|Author||Greenfield, I. G. ♦ Demos, J. R.|
|Source||United States Department of Energy Office of Scientific and Technical Information|
|Subject Keyword||METALS, CERAMICS, AND OTHER MATERIALS ♦ ANNEALING ♦ BGRR ♦ CONTROL ♦ COPPER ♦ DEFECTS ♦ DEFORMATION ♦ DIFFUSION ♦ DISLOCATIONS ♦ DISTRIBUTION ♦ ELECTRON MICROSCOPY ♦ EQUATIONS ♦ EXCITATION ♦ EXPANSION ♦ HEAT TREATMENTS ♦ INSTRUMENTS ♦ LATTICES ♦ MEASURED VALUES ♦ METALS ♦ MONOCRYSTALS ♦ NEUTRONS ♦ QUENCHING ♦ RADIATION DOSES ♦ RADIATION EFFECTS ♦ REACTORS ♦ RESEARCH REACTORS ♦ SHRINKAGE ♦ TEMPERATURE ♦ VARIATIONS ♦ VOLUME|
|Abstract||S>Two groups of copper single crystals of various orientations were irradiated with neutrons in the BNL reactor between 50 and 70 deg C; one group was exposed to 0 53 x 10/sup 18/ and the other 1.1 x 10/sup 18/ nvt (total epicadmium flux). An irradiated and nonirradiated crystal of each orientation were isothermally aunealed in a specially constructed dilatometer at temperatures ranging from 75 to 350 deg C, and the irreversible differential changes in length were measured. In addition, electron microscope studies were made of the size distribution of irradiation-produced prismatic dislocations after several of the annealing treatments. These experiments revealed that (1) a direct relationship exists between the magnitude of shrinkage after annealing treatments and the total neutron exposure, (2) during annealing dislocation loops decrease in diameter until they disappear, (3) the decrease in dislocation density is related to the volume shrinkage, (4) the changes in loop distribution could be predicted by a line-tension-climb equation, and (5) the activation energy for the annealing of irradiationproduced loops lies between 2.08 ev and 2.10 ev. The results indicated that the annealing process in neutronirradiated copper is not the same as that observed in quenched metals although a self-diffusion mechanism appears to be the controlling factor. (auth)|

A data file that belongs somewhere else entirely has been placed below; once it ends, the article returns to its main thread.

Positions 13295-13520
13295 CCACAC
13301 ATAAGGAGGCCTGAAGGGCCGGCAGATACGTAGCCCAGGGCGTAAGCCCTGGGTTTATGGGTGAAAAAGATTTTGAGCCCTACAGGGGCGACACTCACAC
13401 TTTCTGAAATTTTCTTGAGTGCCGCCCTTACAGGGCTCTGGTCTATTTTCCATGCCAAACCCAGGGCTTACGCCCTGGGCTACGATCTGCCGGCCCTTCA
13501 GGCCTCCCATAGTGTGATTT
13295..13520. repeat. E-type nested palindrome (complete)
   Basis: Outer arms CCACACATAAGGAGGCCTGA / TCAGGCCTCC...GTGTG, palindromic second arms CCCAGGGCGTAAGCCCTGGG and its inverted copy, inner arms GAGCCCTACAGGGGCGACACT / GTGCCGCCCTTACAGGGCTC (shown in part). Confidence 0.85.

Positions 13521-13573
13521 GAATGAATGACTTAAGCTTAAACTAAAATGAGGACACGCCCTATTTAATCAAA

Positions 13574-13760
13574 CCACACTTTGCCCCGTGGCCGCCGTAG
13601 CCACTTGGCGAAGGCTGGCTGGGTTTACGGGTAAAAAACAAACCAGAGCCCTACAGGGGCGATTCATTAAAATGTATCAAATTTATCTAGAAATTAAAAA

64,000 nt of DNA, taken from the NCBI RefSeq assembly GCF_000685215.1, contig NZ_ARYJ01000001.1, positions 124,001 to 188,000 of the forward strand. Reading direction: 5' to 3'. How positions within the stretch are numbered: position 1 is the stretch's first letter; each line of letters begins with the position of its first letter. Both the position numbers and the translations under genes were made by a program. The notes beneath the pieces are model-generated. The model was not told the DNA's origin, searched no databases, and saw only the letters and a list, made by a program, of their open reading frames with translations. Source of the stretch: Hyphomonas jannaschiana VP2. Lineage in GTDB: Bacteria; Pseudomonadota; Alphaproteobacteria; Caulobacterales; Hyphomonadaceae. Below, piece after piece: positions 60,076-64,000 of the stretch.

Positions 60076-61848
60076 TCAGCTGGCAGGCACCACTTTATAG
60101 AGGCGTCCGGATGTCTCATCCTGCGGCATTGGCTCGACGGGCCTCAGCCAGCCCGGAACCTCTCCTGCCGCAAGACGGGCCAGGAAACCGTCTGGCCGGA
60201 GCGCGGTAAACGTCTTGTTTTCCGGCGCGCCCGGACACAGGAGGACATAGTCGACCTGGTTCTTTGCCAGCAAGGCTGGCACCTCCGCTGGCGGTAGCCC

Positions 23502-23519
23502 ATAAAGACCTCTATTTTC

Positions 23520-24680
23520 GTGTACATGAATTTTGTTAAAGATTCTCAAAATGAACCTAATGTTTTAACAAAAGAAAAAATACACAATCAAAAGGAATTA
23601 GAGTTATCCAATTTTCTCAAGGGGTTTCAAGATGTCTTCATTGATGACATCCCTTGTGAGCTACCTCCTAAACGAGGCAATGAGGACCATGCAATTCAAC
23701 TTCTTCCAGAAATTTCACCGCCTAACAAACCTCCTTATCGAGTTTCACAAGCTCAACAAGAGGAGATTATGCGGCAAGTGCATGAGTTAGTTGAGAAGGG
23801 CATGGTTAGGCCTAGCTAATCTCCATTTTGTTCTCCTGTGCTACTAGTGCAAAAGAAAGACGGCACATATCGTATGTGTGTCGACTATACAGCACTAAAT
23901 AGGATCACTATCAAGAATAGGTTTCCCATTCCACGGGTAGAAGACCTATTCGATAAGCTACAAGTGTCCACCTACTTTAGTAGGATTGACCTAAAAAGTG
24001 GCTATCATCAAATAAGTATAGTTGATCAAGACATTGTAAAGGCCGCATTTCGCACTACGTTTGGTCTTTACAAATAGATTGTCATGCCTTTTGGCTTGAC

|Learning Resource Type||Article|
|Publisher Department||Franklin Inst., Philadelphia|
|Organization||Franklin Inst., Philadelphia|
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